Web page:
You are currently browsing the tag archive for the ‘Charlie Kaufman’ tag.

Film has always been a passion of mine, and in now-traditional fashion I’d like to present the 15 best films of the year, in my humble opinion. First, a couple of disclaimers. Although I make an effort to see most of the movies which I think have a chance of making this list, I can’t see every movie. So, it’s certainly possible that a couple of films slipped through the cracks and deserve to be on this list, but aren’t. If you think something deserves to be here, please tell me!

Next, this list will be subject to change. I’ve been known to expand it to the top 20 films, and I reserve the right to edit this list frequently as I see the movies a second time, or just have second thoughts.

Now, the list.

If you click the links, you can view the film trailers…

15. Let the Right One In (Låt den Rätte Komma In)

An entirely original take on the vampire/horror genre, this genre-bending Swedish film (a Swedish vampire movie?) is an isolationist coming-of-age story with loads more heart than creepiness and gore. Definitely worth seeing even if you’re not usually a fan of vampires.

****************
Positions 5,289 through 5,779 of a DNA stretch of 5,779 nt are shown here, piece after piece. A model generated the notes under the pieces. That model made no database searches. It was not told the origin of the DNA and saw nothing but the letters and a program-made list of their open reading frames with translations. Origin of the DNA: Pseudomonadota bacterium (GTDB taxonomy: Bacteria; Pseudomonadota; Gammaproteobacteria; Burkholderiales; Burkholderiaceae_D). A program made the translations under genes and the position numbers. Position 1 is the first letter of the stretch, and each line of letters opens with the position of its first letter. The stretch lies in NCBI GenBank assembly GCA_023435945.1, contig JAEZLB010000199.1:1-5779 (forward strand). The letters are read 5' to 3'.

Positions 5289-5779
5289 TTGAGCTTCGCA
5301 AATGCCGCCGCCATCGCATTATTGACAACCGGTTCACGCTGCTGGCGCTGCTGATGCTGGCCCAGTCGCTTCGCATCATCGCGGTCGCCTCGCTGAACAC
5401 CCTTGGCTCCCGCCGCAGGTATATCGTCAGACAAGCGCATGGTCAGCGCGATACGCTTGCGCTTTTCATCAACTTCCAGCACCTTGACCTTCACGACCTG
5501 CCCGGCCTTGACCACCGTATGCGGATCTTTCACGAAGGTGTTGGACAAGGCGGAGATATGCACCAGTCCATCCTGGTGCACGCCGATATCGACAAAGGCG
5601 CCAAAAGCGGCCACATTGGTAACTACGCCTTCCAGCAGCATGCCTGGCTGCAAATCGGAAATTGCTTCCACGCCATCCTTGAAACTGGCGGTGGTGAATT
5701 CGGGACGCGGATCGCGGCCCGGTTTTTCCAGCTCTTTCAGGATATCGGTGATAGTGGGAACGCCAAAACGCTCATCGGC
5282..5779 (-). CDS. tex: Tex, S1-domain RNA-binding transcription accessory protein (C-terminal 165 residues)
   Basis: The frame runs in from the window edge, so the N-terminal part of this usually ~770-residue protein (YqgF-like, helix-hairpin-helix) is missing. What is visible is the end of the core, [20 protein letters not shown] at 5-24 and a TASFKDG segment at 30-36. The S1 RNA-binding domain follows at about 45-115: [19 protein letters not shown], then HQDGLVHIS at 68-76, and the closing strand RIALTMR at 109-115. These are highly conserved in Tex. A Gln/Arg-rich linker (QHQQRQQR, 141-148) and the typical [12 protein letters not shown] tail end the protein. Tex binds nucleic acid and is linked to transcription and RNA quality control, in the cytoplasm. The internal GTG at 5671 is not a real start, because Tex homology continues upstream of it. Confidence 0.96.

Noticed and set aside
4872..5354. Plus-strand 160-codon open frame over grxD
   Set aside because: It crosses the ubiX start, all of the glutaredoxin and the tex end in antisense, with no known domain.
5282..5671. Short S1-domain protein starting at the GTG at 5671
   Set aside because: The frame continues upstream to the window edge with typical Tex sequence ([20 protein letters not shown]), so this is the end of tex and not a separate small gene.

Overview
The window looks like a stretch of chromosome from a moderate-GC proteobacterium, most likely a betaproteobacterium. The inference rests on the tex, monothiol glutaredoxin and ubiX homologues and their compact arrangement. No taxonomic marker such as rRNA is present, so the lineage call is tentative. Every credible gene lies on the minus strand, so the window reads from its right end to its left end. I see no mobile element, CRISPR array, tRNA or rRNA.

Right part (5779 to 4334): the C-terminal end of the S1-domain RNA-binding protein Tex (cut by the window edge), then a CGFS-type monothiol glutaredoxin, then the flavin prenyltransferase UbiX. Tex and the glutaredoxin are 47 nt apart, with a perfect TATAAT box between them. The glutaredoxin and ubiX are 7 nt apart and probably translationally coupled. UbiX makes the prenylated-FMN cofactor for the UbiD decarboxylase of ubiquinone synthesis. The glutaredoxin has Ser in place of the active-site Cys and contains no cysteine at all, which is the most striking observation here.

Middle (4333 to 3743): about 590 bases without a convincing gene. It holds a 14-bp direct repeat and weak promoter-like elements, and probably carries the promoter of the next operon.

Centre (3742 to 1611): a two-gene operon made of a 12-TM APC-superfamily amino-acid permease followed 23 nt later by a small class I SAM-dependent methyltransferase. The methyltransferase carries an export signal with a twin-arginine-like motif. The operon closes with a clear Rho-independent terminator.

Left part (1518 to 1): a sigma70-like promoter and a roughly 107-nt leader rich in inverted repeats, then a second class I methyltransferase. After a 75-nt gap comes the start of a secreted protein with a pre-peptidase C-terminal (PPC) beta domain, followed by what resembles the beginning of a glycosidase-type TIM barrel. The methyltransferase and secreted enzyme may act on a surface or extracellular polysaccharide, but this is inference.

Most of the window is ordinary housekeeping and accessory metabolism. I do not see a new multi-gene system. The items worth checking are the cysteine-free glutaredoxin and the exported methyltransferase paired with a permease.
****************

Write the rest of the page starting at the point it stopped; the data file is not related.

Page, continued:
14. Wendy and Lucy

There’s nothing minimal about this minimalist film– filmed locally right here in Oregon. Its extremely low budget gave this film some real limits, but its subtle tones and implicit emotional underpinnings make this lonely character study particularly poignant for our economic times.

13. Happy-Go-Lucky

Mike Leigh, usually known for his cynicism, makes his commentary on optimism here. Loaded with irony and tongue-in-cheek looks at its ceaselessly cheerful (and terribly annoying) main character, Poppy, this film is ultimately about how far she’ll go to maintain that optimism. The film’s real magic comes out during Poppy’s interactions with her driving instructor, Scott, who offers the biggest challenge to her optimism– and ultimately brings out the worst in her cheer.